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Analyzing Cup Championship 4 contenders

Steve Letarte, Brad Daugherty, and Nate Ryan evaluate the chances of Chase Elliott, Denny Hamlin, Brad Keselowski, and Joey Logano to win the Cup Series title and explain how a it would transform each driver's legacy.

Will it be a first-time Cup champion or a repeat winner? The continuation of a legacy? Or the end of countless heartbreak?

Sunday’s Cup Championship 4 race at Phoenix Raceway (coverage begins at 1:30 p.m. ET on NBC), lacks a heavy favorite with Kevin Harvick not advancing.

The storylines, though are just as fascinating.

Chase Elliott seeks to follow his Hall of Fame father’s footsteps and win his first championship. Denny Hamlin, the oldest Championship 4 contender this year at age 39, also seeks his first crown. For the first time, Team Penske has placed more than one car in the title race. Former champs Brad Keselowski (2012) and Joey Logano (2018) each seek their second title and join an exclusive group of multi-time series champions.
“The big thing from talking to dad that I feel like he’s kind of mentioned is just enjoy these moments because these aren’t things you can take for granted,” Elliott said of conversations with 1988 champion Bill Elliott. “You don’t know when your last race win is. You don’t what tomorrow brings. Nothing’s guaranteed, right?”

For the first time in the seven years of the playoff format, the Championship 4 race will not include Kevin Harvick, Kyle Busch and Martin Truex Jr. All three have been in the title race each of the past three seasons (2015, 2017, 2018 and 2019).
“I take some pride in saying we made it to the Championship 4 this many times,” Logano said of his fourth title race appearance. “That’s great. It shows a body of work throughout the year. I know it comes down to one race, it’s all or nothing. I get that. But the trophy is what it’s about.”

Here is how the Cup Championship 4 contenders compare:


Age: 24

Team: Hendrick Motorsports

Crew chief: Alan Gustafson

Wins: 4 in 2020 (10 in career)

Charlotte II

Daytona Road Course

Charlotte Road Course (playoffs)

Martinsville II (playoffs)

Speeding Penalties in 2020: 3 (Darlington I, New Hampshire, Talladega II)

Championship notes: Making his first Championship 4 appearance. He could become the third youngest Cup champion if he wins the title. Only Bill Rexford (age 23 in 1950) and Jeff Gordon (age 24 in 1995) would have won titles at a younger age. Crew chief Alan Gustafson has three wins with three different drivers at Phoenix (Kyle Busch in 2005, Mark Martin in 2009 and Jeff Gordon in 2011).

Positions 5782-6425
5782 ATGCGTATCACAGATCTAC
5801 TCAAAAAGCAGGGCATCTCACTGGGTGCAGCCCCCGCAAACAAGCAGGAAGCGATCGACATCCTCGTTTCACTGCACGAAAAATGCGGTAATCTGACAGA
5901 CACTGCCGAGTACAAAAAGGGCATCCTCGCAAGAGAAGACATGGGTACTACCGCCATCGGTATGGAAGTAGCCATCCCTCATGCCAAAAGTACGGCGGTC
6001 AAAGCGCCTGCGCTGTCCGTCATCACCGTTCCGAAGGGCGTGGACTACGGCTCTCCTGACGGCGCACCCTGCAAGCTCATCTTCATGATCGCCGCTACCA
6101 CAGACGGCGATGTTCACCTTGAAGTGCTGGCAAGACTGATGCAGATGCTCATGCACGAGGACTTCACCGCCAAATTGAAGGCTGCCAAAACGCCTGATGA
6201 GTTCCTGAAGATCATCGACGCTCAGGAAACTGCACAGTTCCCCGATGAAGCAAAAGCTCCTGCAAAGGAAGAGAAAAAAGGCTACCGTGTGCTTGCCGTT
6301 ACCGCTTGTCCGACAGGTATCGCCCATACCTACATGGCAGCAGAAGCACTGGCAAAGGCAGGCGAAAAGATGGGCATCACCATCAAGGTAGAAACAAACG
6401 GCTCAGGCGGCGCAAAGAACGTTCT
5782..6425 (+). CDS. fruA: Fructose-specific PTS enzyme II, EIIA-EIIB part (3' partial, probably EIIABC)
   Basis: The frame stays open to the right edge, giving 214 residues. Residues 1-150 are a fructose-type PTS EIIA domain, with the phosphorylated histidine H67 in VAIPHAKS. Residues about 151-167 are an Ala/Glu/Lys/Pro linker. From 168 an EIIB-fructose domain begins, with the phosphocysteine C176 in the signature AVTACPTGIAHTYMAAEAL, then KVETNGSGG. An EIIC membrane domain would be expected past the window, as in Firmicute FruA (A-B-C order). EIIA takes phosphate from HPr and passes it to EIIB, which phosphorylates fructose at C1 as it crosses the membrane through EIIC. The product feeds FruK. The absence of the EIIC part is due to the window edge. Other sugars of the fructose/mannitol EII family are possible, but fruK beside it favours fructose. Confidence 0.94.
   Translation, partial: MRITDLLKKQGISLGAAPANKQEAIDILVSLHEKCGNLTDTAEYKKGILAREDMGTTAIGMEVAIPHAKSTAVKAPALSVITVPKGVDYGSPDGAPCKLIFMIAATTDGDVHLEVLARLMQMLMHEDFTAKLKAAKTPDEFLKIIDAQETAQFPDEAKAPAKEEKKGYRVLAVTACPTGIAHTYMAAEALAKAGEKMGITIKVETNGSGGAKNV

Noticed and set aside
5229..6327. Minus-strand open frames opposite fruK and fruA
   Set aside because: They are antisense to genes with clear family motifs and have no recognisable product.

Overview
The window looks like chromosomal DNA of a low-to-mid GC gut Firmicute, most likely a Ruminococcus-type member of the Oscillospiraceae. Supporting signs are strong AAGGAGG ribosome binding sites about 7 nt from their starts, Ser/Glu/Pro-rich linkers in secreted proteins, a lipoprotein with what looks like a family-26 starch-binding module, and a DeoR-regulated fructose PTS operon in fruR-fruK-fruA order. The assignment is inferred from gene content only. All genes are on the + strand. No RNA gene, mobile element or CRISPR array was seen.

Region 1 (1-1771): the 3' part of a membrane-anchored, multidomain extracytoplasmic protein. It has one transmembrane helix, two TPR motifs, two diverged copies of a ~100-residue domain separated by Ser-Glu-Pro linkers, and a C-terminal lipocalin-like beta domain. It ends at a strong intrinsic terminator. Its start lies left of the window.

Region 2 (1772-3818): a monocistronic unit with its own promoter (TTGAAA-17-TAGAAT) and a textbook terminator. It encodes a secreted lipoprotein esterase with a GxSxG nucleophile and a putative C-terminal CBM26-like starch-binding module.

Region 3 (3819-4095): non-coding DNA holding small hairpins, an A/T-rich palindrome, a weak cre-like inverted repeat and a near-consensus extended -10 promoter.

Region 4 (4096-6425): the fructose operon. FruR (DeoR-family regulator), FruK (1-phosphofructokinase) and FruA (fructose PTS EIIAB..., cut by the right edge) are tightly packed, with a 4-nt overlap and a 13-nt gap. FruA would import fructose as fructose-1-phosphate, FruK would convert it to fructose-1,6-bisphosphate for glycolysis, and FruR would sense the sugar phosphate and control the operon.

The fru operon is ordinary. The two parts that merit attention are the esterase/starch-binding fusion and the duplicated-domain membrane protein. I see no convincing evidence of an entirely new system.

— Elliott is winless in nine Cup starts at Phoenix.

— His best Cup finish at Phoenix is second in the Nov. 2017 race.

— He finished seventh in the March race, leading a race-high 93 laps. A loose front left wheel forced him to pit from the lead on Lap 156 of the 316-lap race. He lost a lap but got back on the lead lap less than 40 laps later.


Elliott says: “I feel like when we’ve been at our best, I feel like we’ve competed with the best in the series. I think if we do the right things, make the right calls throughout the week, the right adjustments and tweaks on the car from that first race, there’s no reason why I don’t think we can go and have a shot.”

Gustafson says: “I think each one of the crew chiefs have their strengths, each one of the teams have their strengths, and they’re all different. Each competitor has a different area that they excel at. It’s going to be all about who can optimize their strengths the most, shield their weaknesses the most. It’s going to be an interesting part of the dynamic. I think everybody kind of has tendencies, they have strengths and weaknesses. I think we all know what those are. We’ll do the best we can to compete and take advantage of them.